Whom Not To Marry by Father Pat Connor Read by Robin Sachs

Friendly, low-key, perspicacious suggestions on how to think about a marriage, how to prepare for it, and how to judge a potential marriage partner. Humorous anecdotes drive home the way to work your beliefs into your relationships. A mother who believes in original sin knows that every human being is fundamentally flawed so she doesn’t expect rational behavior from her husband, her children or her houseguests:

I allow my husband two moments of insanity per day, I allow each of my children three moments of insanity per day, and I’ve been allowing you four.

Warren Buffet’s Management Secrets by Mary Buffett & David Clark. Performed by Mary Buffett.

A catholic tailor used his life savings to go to the Vatican. When he returned his parish gathered to find out what he had seen. “What kind of a fellow is the Pope?” they asked him. “44 Medium,” he said.

This is the kind of obsession Buffet is looking for in his managers. “In Warren’s world it is not so much about how smart we are, but how obsessed we are,” says Mary Buffet, in her sweet voice. Find an obsessive with ‘recurrent and persistent thoughts, impulses or images which cannot be ignored or suppressed’ (DSM 300.3). And make sure that he is obsessed with your business.

This is a sweet book read by a sweet voice, easy to hear and easy to understand. Indeed, sometimes it reads like a recipe book, with generous margins for adding ingredients. Sometimes it reads like the ROMPER ROOM list of Do-bees and Don’t-bees. DON’T be greedy when choosing a job. DON’T borrow money. DO delegate. DON’T criticize your employees. Do what you love to do and hire people who love what they do. DO be obsessed. DO choose the right company.

When a company owns a piece of the consumer’s mind, it never has to change its products. That means more profits, and more managerial bonuses. It is good to work for such a company.

When a company sells a unique service, like H & R Block, it doesn’t have to worry about falling demand: “There is never a recession in the tax filing business.” It also doesn’t have to worry about spending lots of money on capital. It is good to work for such a company.

Below-cost buyers and sellers like Walmart’s and Costco also have a competitive advantage; but beware — the stress on keeping prices low puts a great deal of pressure on managers. Still, these chains offer good managerial opportunities.

Sometimes it reads like a macroeconomics textbook, and sometimes like a handbook in human psychology (We all have a deep and honest need to be appreciated.). Or etiquette (When meeting someone for the first time, behave in a friendly way. ).

But mostly this is a manual of common sense with instructions on how to be a good human being, not only a good manager.

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Drive by Daniel Pink

This looks like a book, but its an ad for the guy who’s going to talk at your next off-site. Welcome to the Motivational Operating System and it’s “sets of assumptions and protocols about how the world works that run beneath our laws, economic arrangements and business practices.” It is called an operating system rather than a ‘common sense’ because the language of IT lends credibility to a non-science of social behavior. Also and because it is an “operating system” it can be tweaked, and Pink is here to tweak it.

With “autonomy boosts” — because the language of nutritional energy drinks turns a boring moral notion something measurable, blendible and drinkable. Boosts have an immediate effect. They make it to possible to increase “flow” which describes something in between enlightenment and a serotonin fry-up. “Flow” resonates both eco- and ego-culture, it sounds liquid and monetary and vaguely green. And very credible, from the Latin credo, lending itself to belief, and credit.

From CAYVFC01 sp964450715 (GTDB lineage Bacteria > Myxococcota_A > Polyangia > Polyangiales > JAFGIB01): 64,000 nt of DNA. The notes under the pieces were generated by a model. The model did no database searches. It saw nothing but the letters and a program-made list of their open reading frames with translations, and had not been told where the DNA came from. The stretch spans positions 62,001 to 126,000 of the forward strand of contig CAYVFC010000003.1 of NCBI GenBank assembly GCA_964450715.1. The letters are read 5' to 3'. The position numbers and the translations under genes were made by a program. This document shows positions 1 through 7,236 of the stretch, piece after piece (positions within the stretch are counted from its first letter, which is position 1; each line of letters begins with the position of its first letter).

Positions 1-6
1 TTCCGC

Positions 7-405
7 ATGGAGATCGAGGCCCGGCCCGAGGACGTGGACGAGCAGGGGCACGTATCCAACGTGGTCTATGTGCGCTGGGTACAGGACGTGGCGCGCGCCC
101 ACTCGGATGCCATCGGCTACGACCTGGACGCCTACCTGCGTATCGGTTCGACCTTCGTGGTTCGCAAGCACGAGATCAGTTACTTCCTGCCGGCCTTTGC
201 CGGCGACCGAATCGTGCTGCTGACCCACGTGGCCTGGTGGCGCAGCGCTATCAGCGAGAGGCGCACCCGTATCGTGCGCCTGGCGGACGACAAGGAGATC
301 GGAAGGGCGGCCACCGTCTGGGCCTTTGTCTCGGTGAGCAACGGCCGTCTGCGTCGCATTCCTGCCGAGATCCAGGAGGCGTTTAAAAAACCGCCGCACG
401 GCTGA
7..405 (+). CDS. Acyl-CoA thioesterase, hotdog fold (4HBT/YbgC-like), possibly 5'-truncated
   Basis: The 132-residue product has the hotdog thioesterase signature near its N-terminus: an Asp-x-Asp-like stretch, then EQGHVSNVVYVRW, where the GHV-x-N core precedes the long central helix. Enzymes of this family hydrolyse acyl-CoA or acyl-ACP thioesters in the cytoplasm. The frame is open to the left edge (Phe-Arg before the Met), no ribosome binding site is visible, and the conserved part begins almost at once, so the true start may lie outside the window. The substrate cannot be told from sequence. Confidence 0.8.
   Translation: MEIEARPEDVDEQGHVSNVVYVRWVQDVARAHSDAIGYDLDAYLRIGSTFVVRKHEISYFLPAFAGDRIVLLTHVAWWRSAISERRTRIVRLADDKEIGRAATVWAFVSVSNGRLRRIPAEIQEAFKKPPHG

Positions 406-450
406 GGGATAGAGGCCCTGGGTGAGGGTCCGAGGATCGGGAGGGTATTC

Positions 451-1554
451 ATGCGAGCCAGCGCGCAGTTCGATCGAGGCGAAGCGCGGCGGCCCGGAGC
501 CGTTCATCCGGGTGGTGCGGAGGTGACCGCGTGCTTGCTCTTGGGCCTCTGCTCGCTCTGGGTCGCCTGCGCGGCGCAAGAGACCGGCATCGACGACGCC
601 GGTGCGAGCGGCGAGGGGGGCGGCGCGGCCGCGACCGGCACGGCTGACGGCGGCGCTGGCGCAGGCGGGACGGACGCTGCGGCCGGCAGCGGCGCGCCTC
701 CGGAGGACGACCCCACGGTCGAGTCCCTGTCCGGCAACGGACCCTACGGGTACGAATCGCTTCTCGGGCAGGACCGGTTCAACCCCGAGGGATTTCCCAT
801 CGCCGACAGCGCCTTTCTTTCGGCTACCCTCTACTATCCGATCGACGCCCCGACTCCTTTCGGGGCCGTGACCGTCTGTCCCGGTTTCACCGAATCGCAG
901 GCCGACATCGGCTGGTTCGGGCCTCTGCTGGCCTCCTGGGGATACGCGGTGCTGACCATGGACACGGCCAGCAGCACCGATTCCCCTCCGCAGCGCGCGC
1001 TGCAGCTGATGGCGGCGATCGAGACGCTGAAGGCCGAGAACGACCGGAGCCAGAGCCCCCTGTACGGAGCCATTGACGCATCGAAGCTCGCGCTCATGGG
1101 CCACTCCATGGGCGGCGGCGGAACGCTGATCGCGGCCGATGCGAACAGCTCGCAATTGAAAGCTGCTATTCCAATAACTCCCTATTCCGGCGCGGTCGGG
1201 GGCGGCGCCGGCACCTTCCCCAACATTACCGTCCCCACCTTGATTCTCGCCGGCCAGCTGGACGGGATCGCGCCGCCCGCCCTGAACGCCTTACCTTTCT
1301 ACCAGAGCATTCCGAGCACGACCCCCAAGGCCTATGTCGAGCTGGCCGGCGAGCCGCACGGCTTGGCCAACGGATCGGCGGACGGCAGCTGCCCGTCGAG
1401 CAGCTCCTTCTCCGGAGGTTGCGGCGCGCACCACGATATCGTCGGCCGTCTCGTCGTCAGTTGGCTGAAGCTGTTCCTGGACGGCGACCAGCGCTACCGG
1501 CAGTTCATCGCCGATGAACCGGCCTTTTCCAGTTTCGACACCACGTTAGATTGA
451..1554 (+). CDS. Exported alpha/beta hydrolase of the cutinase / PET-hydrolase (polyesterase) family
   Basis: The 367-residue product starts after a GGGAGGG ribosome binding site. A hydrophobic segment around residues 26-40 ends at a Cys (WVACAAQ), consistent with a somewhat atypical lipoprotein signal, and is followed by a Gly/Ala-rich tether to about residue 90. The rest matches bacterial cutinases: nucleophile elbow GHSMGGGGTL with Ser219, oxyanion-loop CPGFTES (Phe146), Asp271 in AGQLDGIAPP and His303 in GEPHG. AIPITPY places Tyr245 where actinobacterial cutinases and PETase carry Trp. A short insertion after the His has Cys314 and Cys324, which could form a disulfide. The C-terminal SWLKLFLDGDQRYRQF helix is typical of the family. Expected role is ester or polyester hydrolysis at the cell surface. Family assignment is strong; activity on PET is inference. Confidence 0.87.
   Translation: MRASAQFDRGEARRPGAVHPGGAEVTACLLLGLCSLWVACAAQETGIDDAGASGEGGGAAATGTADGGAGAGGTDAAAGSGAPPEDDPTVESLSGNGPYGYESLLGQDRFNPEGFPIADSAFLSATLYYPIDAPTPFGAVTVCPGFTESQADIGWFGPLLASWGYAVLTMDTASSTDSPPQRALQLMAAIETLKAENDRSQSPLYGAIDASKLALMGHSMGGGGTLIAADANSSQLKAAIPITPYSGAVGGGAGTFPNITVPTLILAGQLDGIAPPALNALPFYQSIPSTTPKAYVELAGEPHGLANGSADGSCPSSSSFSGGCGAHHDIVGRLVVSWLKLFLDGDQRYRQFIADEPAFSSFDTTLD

What becomes clearer and clearer in Pink’s ad is the generation gap between operating systems. The generation hiring believes that labour is and should be unpleasant, while the generation they are hiring believes that labour should flow, feel good, and produce something monetary and vaguely green.

Sometimes Pink is here to play Nanny: the next generation of Americans needs to be given “Goldilocks Tasks” — tasks that are neither too challenging nor too boring, pre-packaged, and served with a straw. A kind of Jobucino. Sometimes he simply proclaims, with that relentless enthusiasm born of sun and Mexican labour, what companies need to do to keep their employees happy.

Le Mariage by Diane Johnson read by Suzanne Toren

Yes, this is about a French woman who is preparing to be married, about the dozens of chores, duties, invitations, financial arrangements, foods, realtors, contracts and miscommunications fringing the prolonged event called a ‘wedding’. But it is more about the bureaucracy of French life, the stiff protocols, the delicate rules of engagement, the intricacies of public manners and traditions, and the entire merde-ridden fantasy of a plan of the couple.

It is, in short, about the beginning of one couple at the intersection of many others, slowly or not so slowly decomposing, when this couple is located in France, at a time when Americans were even less popular than usual….

Americans weren’t popular this season… The U.S. was embarked on a rescue mission in the Balkans that was seen by the French as a barely submerged drive for world domination…

Tim, the American reporter on the brink of marrying a Parisian woman who buys things in the Pouc, the flea-market, and sells them at high prices to decorators et al., is accused of his intrusive, neo-colonialist birthplace at a party where he meets another American ex-patriate, Clara, the beautiful, vulnerable, devoted wife of a rich, vulgar Hollywood director.